I've been receiving quite a few newsletters and emails from various food organizations lately about the issues of childhood obesity and inferior school lunch programs. Most recently SlowFoods with the "Time for Lunch" campaign. It's an appeal to congress, asking them to revamp the school nutrition program. I signed, and I hope you will as well. I also keep an eye on a couple of newspaper web sites where the food discussion is more than just a home cook shilling for the local grocery store chain. (Do you hear me St. Louis Post-Dispatch?) I especially enjoy reading articles in the Food Matters section of the San Francisco Chronicle.
This whole school lunch discussion started me reminiscing about what my school lunches were like when I was in elementary school.
That would be 1956 - 1963 in the small Ozark mountain town of Hollister, Missouri. Back in the day when Branson was just the bigger small town next door. (Branson wasn't BRANSON yet.) And Hollister was only a poor little spot in the road.
When I say poor I mean dirt poor. Hollister is in Taney County. In the 1950s & 60s Taney was the poorest county, per-capita, in the state of Missouri.
Back then, the women in the cafeteria came in very early in the morning to fix pancakes, bacon and eggs, and homemade biscuits for the kids they knew didn't get a breakfast at home. Nobody kept track of who those kids were, and noone had to fill out any financial hardship paperwork. If a kid was hungry, he got off the bus and went to the cafeteria. He wolfed down a nice hot breakfast and then he went to his classroom.
Back then the lunch ladies actually cooked lunch. From scratch. Every day.
Back then there weren't any big food companies like Sysco bringing tractor trailer loads of cardboard boxes full of high fructose corn syrup, fat & chemical laden processed frozen foods to our school.
Back then there weren't any frozen fish sticks or chicken nuggets or individual foil sealed cups of syrupy fruit cocktail.
Instead, there was something called commodities. Commodities came in wooden crates, gunny sacks and bushel baskets.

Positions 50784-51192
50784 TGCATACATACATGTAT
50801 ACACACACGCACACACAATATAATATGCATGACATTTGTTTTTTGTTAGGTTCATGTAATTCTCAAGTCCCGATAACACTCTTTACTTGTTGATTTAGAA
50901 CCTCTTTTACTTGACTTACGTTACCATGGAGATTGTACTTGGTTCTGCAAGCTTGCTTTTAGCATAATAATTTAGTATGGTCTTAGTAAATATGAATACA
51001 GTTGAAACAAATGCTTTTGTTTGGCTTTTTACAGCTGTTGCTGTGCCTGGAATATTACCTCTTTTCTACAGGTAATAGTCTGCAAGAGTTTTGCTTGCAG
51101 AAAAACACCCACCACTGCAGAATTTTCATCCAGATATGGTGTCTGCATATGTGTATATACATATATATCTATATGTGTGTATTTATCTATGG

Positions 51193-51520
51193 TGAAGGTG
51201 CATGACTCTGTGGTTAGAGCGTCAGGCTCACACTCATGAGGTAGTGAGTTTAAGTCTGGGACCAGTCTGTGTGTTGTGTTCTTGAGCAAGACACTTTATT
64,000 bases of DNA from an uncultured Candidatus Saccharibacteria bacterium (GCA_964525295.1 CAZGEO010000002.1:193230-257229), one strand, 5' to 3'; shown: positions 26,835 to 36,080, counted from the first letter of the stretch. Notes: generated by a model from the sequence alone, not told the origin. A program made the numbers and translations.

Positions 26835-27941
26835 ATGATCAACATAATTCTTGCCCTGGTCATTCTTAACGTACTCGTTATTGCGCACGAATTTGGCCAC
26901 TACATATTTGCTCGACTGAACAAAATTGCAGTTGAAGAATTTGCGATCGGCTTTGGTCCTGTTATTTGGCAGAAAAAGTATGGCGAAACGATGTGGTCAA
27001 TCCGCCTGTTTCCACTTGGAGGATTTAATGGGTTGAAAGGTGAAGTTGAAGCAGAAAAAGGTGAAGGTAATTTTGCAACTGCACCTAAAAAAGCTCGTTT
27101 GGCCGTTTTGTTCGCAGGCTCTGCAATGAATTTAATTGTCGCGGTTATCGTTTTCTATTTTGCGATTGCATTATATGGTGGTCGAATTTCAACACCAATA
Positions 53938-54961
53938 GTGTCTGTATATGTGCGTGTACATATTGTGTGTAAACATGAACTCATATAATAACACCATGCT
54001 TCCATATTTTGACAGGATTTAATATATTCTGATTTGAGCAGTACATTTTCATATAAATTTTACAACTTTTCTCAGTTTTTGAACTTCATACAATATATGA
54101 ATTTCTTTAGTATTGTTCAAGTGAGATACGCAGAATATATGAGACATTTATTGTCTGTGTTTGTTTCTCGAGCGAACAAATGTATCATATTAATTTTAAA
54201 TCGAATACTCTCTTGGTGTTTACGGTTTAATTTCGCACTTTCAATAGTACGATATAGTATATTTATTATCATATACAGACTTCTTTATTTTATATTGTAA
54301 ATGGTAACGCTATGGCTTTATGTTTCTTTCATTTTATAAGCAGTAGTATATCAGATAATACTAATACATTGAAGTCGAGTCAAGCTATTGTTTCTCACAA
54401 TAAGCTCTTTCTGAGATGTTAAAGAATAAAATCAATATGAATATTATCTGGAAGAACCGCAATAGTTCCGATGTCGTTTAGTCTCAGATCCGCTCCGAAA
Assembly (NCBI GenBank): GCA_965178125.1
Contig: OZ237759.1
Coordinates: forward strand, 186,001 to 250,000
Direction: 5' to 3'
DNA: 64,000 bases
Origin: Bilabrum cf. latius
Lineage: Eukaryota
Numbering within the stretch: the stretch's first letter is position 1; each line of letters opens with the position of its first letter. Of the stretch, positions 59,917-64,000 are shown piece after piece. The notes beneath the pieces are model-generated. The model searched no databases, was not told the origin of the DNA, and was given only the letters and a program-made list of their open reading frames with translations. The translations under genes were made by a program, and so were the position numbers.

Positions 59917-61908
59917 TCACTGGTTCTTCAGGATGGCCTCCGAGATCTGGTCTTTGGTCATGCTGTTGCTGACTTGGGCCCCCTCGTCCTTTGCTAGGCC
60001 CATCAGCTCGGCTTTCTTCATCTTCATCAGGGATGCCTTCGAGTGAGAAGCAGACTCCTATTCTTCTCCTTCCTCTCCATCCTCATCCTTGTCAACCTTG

Fresh green beans. Fresh brown eggs. Whole fresh milk in grey metal 20 gallon cans. Flour. Sugar. Corn meal. Lard. Fresh butter. Bacon. Peanuts. Oatmeal. Whole chickens & turkeys. Grits. Apples. Great northern beans. Cheese wheels. Tuna. Salmon. Onions. Blackeyed peas. Collard greens. Cottage Cheese. Turnips. Beets. Corn that needed to be shucked. Peas that needed to be shelled. Carrots. Rubarb. Potatoes. Hamhocks. Sweet Potatoes. Okra. Cabbage. (That's just the things I can remember off the top of my head.)
These commodities were delivered by various means. Some from local farmers. Some from the local coop. They came to our lunch ladies, fresh and often straight from the producer.
Nothing was shipped to China first to be processed and turned into mystery meat. Just to be shipped back to us. "Dead' food - packaged in poisonous plastic - ready to be nuked for our enjoyment.
Each week the lunch ladies had to wait to find out what would be in their larder before deciding on the next week's menus.
I remember Chicken and Dumplings with homemade biscuits. I remember Hamhocks and blackeyed peas with fresh sweet cornbread. I remember homemade cabbage slaw with beet pickles. I remember macaroni and cheese made with real cheese, not orange dyed powder or Velveeta. I remember fried chicken with fried okra, mashed potatoes and milk gravy. I remember huge pans of fresh warm bread pudding (half made with raisins and half without for those of us who didn't like raisins in our bread pudding). I remember rubarb pie. I remember chocolate brownies dusted with powdered sugar. I remember oatmeal sandwich cookies with fresh homemade peanut butter as a filling.
I remember that the meals from Monday through Thursday were hot and plentiful, and we got tired of eating so much and so well.
But on Friday, the lunch ladies slacked off. During the week, they had been roasting and grinding the turkeys. They baked homemade bread. They made fresh bread & butter pickles. And they baked homemade apple crisp. So that our traditional Friday lunch would be easy for them, and a welcome picnic for us.
Friday's menu -- Turkey salad sandwiches with pickles, cottage cheese on a pineapple ring, and homemade sweet potato chips. Oh yes, and hot apple crisp for dessert.
We all drank milk for lunch. Whole white milk. Not sweet drinks. Well all but one. One girl in my class got special treatment. I still remember her name, Vicki. Vicki didn't like milk. So, Alma, the head lunch lady (who happened to be Vicki's aunt) put a teaspoon of sugar in her glass of milk every day.
Here's something else I remember...
In my grade there were about 41 kids. Of those 41 kids, there were just three who could be described by today's standards as "over weight". Not fat, not morbidly obese mind you. Just a bit pudgie. That's a 7% rate, compared to today's rate of more than 25%.
Does anyone else remember eating real food when they were kids? Looking back on it now, I realize how very blessed - and healthy - we were.